Google’s upcoming Pixel Tablet might run a 64-bit-only version of Android when it launches sometime next year.
The search giant didn’t reveal much about the Pixel Tablet when it announced the device at its Google I/O developer conference in May, and we’ve mostly been in the dark about it since. However, new details shared by Mishaal Rahman on Twitter suggest Google’s testing a 64-bit-only version of Android on the device.
Interesting: “Move tangor to 64-bit only”
Tangor, the rumored Pixel Tablet, may ship with a 64-bit-only build of Android 13. That should reduce memory use, but it means the tablet won’t be able to run any 32-bit apps.https://t.co/C3d3Y5pS24 pic.twitter.com/1SKh3pPcG6
— Mishaal Rahman (@MishaalRahman) August 16, 2022
Rahman tweeted a link to Google’s development resources, which indicate the company is experimenting with 64-bit-only Android 13 builds on a device with the codename ‘Tangor.’ Tangor, for those unfamiliar with the name, refers to the Pixel Tablet.
Going exclusively 64-bit would have several impacts. On the one hand, Android Police notes that cutting 32-bit support should reduce RAM use, but one downside would be that the tablet couldn’t run 32-bit apps anymore. That shouldn’t be a major issue, though, given that the Play Store has required that apps use a 64-bit architecture for a while.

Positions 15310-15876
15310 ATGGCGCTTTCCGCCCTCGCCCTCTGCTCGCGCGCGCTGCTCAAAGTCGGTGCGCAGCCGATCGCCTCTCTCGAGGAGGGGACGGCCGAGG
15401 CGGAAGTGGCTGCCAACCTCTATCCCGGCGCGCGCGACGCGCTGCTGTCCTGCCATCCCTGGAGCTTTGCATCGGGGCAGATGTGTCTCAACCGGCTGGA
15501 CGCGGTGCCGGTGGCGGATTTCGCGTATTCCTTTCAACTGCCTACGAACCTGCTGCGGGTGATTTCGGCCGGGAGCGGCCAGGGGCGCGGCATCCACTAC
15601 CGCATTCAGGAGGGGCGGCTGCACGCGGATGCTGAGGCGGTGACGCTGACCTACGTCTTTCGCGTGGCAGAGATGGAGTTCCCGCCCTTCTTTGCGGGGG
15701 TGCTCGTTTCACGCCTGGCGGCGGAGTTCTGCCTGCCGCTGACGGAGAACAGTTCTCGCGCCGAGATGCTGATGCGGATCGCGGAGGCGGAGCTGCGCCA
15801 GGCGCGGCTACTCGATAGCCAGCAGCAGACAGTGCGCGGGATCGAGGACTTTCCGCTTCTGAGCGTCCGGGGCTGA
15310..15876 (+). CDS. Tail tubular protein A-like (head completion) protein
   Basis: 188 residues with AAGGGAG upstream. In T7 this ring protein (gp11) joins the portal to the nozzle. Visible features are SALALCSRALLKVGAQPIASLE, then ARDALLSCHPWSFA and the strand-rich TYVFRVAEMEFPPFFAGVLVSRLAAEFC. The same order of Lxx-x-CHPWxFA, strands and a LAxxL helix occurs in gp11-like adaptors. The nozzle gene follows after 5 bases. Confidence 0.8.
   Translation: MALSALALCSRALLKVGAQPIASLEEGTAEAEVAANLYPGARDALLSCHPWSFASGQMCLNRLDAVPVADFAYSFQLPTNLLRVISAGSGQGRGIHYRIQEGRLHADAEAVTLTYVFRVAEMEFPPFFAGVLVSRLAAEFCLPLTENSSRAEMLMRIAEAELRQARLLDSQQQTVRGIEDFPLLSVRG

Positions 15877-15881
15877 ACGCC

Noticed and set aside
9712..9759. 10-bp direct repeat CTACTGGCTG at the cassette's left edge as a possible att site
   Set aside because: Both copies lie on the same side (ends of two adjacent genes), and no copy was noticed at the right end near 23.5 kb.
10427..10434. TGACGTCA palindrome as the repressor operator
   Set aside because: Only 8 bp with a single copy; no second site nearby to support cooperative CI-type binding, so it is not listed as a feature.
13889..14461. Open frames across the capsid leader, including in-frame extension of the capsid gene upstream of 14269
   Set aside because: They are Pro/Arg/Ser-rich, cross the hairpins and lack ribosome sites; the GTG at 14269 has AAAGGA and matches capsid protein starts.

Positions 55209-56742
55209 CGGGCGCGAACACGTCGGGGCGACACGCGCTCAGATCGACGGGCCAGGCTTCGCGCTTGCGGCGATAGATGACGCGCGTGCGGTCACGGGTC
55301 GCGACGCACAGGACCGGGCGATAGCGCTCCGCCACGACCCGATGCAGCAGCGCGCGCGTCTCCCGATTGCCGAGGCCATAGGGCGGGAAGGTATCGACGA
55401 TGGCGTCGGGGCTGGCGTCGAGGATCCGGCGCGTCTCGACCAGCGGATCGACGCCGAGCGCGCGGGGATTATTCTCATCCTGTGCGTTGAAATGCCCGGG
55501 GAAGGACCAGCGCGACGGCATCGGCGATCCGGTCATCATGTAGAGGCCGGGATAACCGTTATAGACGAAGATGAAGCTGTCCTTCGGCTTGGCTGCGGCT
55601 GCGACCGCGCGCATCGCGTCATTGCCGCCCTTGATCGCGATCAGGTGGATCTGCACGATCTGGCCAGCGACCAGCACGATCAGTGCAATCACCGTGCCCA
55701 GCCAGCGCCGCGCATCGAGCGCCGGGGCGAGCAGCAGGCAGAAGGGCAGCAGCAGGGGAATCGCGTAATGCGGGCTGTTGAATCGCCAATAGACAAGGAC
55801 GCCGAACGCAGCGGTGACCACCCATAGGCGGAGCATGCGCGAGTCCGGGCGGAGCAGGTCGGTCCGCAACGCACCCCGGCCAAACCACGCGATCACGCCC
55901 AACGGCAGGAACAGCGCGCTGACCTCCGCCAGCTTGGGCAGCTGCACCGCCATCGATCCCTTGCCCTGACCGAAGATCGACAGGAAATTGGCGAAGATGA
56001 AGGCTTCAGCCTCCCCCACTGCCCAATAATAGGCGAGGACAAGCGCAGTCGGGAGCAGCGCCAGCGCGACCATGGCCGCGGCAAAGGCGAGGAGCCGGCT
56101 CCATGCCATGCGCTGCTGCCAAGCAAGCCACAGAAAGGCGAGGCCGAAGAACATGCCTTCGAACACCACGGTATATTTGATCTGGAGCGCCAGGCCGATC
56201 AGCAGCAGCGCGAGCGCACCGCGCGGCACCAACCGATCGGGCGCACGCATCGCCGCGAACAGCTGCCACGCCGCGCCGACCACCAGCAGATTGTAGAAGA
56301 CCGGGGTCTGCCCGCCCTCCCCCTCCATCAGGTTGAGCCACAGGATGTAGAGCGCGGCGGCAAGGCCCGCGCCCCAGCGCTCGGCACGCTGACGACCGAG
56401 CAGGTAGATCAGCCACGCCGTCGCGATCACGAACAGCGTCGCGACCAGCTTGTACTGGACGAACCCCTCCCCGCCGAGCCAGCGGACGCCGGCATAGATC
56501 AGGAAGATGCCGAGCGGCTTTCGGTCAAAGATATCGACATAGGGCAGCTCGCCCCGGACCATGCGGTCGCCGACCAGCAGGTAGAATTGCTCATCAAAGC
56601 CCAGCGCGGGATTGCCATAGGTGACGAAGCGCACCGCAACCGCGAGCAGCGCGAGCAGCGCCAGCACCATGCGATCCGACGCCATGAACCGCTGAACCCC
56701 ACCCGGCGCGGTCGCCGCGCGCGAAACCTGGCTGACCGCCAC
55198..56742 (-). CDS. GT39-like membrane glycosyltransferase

In fact, Rahman details in a blog post that Google has been working towards 64-bit-only Android for a while, with last year’s Android 12 being the first version of the OS that can be compiled with 64-bit-only components. The same applies to Android 13.
Didn’t Apple do this in 2017?
Naturally, some may look and this 64-bit push and wonder what took Google so long. Apple moved the iPhone to 64-bit in 2017. The thing is, Apple’s iOS and Android are very different — Apple was more easily able to force a change because it has complete control over iOS and the App Store. For Google, Android’s scale and being open-source means the company has to take a slower approach to major changes like this so as not to isolate vendors or markets that still rely on 32-bit. A big example of this, as Android Police points out, is China (although Chinese app stores have agreed to start phasing out 32-bit apps).
Android Police notes that changes from chipmakers may also be a factor in this push. Most mobile phones use chips based on Arm chip designs, with newer designs only supporting 64-bit processes. That has led some chipmakers to include a small number of processors that support 32-bit, resulting in some odd, asymmetrical chip designs.
And presumably, if Google does go 64-bit-only with the Pixel Tablet, the company will likely do the same with its Tensor chip and Pixel phones in the future.
Of course, Google may also just be running internal tests to see how well a 64-bit-only device would perform. We likely won’t know for sure until the Pixel Tablet launches (it’s expected to arrive sometime in 2023). Still, it’d be nice to see Android go 64-bit-only, and if Google made the leap, other manufacturers would likely follow.